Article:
Iran unveils domestically produced fuel rods
Iran's President Mahmoud Ahmadinejad (R) attends the unveiling ceremony of new nuclear projects in Tehran on 15/02/2012. Reuters

In a move that has sent shock waves through the US, Israel and their allies, Iran has showcased its domestically developed fuel rods. Fuel rods are tube metals having low-enriched uranium pellets. The rod is inserted into the core reactor which then goes operational.

President Mahmoud Ahmadinejad has inserted the first rod into the reactor, according to footage shown on Iran's English language Press TV. The fuel rods were developed at the nuclear fuel fabrication plant in Isfahan in Central Iran.

"The era of bullying nations has passed. The arrogant powers cannot monopolise nuclear technology. They tried to prevent us by issuing sanctions and resolutions but failed," President Mahmoud Ahmadinejad said in the television broadcast.

With the development of the domestically manufactured fuel rods, Iran has reached the final step in the full circle of nuclear fuel, from extracting uranium ore to producing the finished rod, the Associated Press reported, quoting IRNA, Iran's official news agency.

Domestically-produced fuel rods will further boost Iran's nuclear programme which was believed to be facing a shortage of imported stocks.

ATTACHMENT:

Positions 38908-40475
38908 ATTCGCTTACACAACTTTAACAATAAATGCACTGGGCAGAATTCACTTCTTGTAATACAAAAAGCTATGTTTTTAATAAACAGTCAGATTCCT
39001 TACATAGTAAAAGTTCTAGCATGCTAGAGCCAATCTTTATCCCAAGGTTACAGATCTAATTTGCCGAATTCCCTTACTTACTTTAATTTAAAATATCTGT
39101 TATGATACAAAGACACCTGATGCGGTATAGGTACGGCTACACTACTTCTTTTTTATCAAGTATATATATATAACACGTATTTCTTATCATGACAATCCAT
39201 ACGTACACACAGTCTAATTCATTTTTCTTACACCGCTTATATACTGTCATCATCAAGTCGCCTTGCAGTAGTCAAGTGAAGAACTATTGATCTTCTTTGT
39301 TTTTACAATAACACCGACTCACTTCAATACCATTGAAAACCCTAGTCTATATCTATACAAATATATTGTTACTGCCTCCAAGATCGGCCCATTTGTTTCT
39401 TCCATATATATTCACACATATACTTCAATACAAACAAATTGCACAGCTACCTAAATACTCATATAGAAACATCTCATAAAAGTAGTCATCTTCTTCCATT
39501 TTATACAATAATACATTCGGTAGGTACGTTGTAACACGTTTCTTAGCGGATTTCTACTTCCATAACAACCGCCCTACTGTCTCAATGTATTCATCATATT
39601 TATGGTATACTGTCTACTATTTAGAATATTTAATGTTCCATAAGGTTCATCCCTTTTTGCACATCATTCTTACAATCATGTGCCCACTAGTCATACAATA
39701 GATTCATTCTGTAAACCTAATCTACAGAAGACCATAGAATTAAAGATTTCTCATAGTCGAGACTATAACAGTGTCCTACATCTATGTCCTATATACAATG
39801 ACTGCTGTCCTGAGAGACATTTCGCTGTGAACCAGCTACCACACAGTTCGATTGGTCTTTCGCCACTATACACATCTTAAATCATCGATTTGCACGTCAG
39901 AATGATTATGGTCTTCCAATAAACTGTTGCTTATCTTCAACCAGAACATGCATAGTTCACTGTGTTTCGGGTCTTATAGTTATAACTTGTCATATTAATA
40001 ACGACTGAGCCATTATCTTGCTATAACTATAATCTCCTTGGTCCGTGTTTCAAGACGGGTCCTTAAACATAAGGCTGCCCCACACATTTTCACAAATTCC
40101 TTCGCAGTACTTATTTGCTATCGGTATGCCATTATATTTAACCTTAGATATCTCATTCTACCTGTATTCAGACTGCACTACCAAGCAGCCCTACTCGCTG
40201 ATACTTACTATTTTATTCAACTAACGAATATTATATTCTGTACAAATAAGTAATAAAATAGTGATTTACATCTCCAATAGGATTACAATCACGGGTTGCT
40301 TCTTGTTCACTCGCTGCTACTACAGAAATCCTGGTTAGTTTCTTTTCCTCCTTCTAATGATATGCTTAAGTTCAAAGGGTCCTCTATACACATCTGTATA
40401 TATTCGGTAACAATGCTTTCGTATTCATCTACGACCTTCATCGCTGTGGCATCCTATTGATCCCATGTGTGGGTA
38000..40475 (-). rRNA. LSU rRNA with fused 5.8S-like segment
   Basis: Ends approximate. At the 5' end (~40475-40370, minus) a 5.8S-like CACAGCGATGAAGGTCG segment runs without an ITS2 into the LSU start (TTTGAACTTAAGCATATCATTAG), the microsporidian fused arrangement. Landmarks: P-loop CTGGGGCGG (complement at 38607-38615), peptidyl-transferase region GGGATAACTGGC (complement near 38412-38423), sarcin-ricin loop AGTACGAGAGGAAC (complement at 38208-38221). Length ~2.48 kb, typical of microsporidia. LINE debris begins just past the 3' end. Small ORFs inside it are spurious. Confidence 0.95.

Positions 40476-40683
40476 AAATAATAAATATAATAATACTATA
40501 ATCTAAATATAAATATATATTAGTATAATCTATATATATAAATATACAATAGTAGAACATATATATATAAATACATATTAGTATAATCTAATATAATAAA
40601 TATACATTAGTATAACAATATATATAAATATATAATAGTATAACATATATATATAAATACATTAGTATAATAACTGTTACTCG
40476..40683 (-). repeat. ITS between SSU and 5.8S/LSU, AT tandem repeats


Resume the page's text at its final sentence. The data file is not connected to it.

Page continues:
A major uranium enrichment facility at Natanz in Central Iran had been operational with domestically-developed new generation centrifuges, according to a report from Iran's Fars news Agency.

Centrifuges are machines that are used to enrich uranium. If the uranium is enriched up to 90 per cent purity, it can be used to develop nuclear war head. Ahmadijenad has claimed that the fourth generation centrifuges can enrich uranium three times faster than earlier.

Though Iran claims that its nuclear programme is merely for domestic purposes like power generation and medical purposes, countries like Israel, US and their allies suspect it as a step towards creating nuclear bombs.

Israel's Prime Minister, Benjamin Netanyahu, has termed Iran's nuclear announcements and its nuclear ambition as a threat to world peace.

Israel believes that sanctions would only give time to Iran to cover up its nuclear programme, thereby taking it out of the Israeli military's strike reach. On the other hand, the US is in favour of giving more time for the sanctions to work instead of a sudden military action.

In a related development, Iran denied reports that it had plans to cut oil supplies to the Netherlands, Spain, Italy, France, Greece and Portugal, in a retaliatory action to the recent European Union sanctions.

Iran has expressed its willingness to return to talks with world leaders including Germany on its nuclear programme which Israel and many in the West see as a ploy to buy more time.